For Kurdish refugees, a border closes of hope


YERMAL, Iraq -- Dejected, hungry and hopeless, 6,000 Iraqi Kurds stranded in this border town are coming to the terrifying realization that there may be no place for them in this world.

Across a narrow stream in front of them lies Turkey, where soldiers patrolled with orders not to let in Iraqi Kurds, and behind them, in Iraq, lies Saddam Hussein's offer for amnesty for those who return -- in actuality a probable death sentence.

"If you run forward [or] if you run back, it is worst," Cemil Abdi, a Kurdish guerrilla who thought he was bringing his two wives and six children to safety in coming here. "We have no choice."

The refugees have given up hope for help from Turkey, which is grappling with its own Kurdish separatist problems and is doing all it can to stem the exodus.

And the refugees have only bitterness toward the United States, which they believe gave them reason to hope they could overthrow Mr. Hussein but failed to support their uprising.

"We are just hoping for some help from Europe," said Mr. Abdi.

Officially, the Turkish government itself has done next to nothing to assist the fleeing Iraqi Kurds, in sharp contrast to the well-organized welcome granted Bulgarian Turks a few years ago. The Bulgarian Turks slept in government buildings and were given food and free medical service.

"We want a safe place. We know some people have made it inside the Turkish border," said Hikmet Cuma, 23.

The refugees, who are camped at the base of a mountain, sathey did not come to the Turkish border to build a new home. They left their home and belongings in the northern Iraqi city of Dohuk, and now they want to leave behind their country as well.

"Just 100 yards from here, they [Iraqi soldiers] killed us in 1988," said Shami Umer, a 24-year old carpenter. "That's why we're afraid they might kill us now."

In 1988, Mr. Hussein's plan to eradicate the Kurdish resistance prompted tens of thousands of Kurds to flee to Turkey. At that time, they huddled against the Turkish border for months before Ankara allowed 50,000 to enter.

The Peshmergas, or Kurdish guerrillas, said that 11,000 people took advantage of Mr. Hussein's offer to return home in 1988. Upon returning, many were hanged, the guerrillas said.

One man in the camp had been with 400 people when Iraqi planes began firing on them a few days ago, he said. He was

among a group of 20 who ran into the camp two days ago.

"All we want from the Turkish government is to take us. We don't even want food," said Mr. Cuma. "Even if they can't take us, if they can just take our women and children, at least we will know they are safe."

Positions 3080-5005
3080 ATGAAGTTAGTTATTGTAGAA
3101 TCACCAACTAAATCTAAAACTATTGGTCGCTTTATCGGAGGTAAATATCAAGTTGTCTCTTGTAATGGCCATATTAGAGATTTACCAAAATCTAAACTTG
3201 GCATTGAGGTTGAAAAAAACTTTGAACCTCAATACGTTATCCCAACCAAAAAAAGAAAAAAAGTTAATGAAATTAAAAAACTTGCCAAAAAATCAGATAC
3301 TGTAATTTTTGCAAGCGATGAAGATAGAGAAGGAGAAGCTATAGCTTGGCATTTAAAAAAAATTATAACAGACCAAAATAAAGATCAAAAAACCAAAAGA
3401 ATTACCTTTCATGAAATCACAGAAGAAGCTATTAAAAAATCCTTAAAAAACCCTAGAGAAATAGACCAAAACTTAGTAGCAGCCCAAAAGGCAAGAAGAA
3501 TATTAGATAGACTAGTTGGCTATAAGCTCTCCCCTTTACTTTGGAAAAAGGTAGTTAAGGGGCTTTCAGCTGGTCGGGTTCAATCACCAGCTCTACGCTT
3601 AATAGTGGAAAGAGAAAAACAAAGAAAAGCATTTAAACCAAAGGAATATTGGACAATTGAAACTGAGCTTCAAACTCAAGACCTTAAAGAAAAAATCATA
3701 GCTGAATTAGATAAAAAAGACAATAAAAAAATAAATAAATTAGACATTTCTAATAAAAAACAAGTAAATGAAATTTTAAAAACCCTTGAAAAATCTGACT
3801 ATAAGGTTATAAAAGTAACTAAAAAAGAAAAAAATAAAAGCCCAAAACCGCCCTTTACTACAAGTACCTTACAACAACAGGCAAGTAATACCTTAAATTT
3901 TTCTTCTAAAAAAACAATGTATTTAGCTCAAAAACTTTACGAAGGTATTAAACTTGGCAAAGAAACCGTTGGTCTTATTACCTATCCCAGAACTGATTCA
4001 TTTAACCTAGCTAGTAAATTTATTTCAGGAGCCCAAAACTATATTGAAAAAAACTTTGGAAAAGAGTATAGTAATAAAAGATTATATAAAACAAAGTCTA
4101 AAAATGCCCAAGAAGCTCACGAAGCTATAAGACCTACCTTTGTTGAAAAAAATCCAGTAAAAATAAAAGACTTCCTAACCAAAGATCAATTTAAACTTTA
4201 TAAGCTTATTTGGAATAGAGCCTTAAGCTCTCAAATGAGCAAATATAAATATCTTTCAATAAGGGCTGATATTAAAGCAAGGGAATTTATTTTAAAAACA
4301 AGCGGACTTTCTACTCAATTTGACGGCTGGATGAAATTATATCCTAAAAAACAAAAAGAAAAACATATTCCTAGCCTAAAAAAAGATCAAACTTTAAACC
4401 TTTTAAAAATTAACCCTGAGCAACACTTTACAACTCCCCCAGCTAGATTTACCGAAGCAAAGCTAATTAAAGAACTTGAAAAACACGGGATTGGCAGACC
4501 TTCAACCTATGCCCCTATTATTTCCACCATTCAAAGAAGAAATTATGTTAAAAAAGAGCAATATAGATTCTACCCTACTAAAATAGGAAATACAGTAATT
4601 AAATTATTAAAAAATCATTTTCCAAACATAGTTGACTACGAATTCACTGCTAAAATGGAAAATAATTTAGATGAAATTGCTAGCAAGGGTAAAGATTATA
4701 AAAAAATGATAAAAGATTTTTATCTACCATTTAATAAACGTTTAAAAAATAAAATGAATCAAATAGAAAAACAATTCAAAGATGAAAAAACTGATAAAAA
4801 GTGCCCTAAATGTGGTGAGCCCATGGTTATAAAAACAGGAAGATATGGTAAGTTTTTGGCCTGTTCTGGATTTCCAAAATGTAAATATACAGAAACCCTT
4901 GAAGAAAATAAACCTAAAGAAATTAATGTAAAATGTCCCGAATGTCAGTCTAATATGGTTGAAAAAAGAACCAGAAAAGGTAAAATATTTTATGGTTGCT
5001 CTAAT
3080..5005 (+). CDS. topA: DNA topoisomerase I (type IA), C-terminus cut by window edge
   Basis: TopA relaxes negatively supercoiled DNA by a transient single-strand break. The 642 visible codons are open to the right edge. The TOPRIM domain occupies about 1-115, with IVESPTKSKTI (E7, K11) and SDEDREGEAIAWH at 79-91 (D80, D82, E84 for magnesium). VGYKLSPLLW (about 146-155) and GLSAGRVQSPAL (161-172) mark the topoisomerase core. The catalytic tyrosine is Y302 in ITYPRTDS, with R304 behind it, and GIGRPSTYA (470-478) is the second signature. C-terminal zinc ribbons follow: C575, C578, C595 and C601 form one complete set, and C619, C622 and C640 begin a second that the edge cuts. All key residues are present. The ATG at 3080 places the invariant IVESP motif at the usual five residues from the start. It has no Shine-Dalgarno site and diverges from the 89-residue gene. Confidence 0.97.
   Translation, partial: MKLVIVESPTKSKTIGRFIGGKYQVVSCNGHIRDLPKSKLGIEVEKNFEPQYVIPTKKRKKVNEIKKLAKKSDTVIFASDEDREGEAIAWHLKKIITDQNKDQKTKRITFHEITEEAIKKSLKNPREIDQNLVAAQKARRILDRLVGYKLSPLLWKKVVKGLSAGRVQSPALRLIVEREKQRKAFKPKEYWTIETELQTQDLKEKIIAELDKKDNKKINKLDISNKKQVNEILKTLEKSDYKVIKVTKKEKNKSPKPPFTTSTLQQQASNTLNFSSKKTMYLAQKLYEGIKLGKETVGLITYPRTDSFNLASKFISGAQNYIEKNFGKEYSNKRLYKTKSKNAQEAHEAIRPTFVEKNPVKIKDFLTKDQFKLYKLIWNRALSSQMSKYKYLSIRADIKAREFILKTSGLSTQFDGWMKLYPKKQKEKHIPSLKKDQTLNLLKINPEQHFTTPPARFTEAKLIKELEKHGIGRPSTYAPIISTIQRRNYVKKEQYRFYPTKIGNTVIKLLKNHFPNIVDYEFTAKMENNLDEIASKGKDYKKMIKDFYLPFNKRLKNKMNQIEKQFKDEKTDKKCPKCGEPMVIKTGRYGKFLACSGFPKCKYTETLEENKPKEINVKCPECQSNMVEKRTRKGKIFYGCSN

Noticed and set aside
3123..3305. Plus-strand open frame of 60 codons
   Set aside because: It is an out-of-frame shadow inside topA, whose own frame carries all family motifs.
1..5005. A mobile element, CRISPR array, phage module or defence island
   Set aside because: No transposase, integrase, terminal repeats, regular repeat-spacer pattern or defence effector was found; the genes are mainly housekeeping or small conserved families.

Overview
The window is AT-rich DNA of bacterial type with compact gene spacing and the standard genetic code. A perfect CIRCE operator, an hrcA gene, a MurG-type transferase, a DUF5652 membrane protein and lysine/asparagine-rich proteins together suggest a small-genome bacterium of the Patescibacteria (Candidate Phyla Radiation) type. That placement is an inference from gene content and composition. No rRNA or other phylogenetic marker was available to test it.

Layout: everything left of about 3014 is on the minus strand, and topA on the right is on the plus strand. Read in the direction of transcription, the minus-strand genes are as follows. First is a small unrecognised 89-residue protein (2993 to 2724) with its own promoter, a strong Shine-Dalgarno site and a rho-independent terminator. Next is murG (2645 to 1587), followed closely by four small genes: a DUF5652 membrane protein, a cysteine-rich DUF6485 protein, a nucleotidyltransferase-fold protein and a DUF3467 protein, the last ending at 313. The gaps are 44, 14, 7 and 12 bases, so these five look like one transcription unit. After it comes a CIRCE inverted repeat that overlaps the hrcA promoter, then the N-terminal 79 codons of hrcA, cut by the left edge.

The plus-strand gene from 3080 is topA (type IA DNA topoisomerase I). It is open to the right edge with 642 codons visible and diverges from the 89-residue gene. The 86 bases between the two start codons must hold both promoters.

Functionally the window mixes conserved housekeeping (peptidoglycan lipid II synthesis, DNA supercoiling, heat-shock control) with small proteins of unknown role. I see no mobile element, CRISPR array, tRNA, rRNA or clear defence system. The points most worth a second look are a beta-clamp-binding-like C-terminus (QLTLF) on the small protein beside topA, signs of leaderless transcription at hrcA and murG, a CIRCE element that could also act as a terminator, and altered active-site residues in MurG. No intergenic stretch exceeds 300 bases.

Food, shelter and medical care are the most immediate needs here. Nineteen babies have died in the last week, said Sudki Abdulla Said, a dermatologist for the Dohuk hospital who is serving as the camp doctor with only a small grab-bag of antibiotics, ointments and other medicines, hardly enough for 6,000 people living in the camp.

There are no medical instruments, no shelves to hold supplies. The grass is his closet and his examining table.

He has no treatment for diarrhea, which is dehydrating most of the babies.

This morning another child was buried here.

Families appeared to be living on tea, bread and whatever could be found. A toddler mixed her fistful of bread with onions on the ground.

The Turkish soldiers on the other side of the border are trying to maintain a distance from the desperation across the stream bridged by a few logs. But over the weekend, some Turkish cities, moved by the refugees' plight, took up collections for them.

When a truck unloaded loaves of bread, 100-pound sacks of flour, macaroni, old clothes, blankets and pillows, the soldiers tried to organize a neat line.

But the discipline broke down. First one child, then another and then suddenly whole waves of refugees ran across the stream in a mad -- for food.

After about five minutes, the soldiers began pushing the refugees off Turkish territory.

The refugees surged back to Iraq in fright.

A little farther down the road, at the Isikveren refugee camp, Turkish soldiers forced 15,000 refugees on Turkish territory to go back up a mountain to another refugee camp, close to the Iraqi border. The action was taken before international relief workers began arriving at the camp yesterday.

On Saturday, refugees said, they feared the soldiers would lead them back to Iraq instead of another camp. The military denied refugee pleas to visit the camp to confirm its existence.

A 4-year-old girl was wounded in the arm after soldiers opened fire onrefugees who were throwing stones in an effort to stay where they were.

In Iran, Tehran Radio said that 698,000 Iraqi refugees had crossed the border and that Iran could not accept any more people.

"At present, hundreds of thousands of refugees are massed across the border, waiting to enter the Iranian soil. But unfortunately lack of food, bedding and clothing make it impossible to accept more," the report said.

Iran has so far received little foreign aid.

Copyright © 2020, The Baltimore Sun, a Baltimore Sun Media Group publication | Place an Ad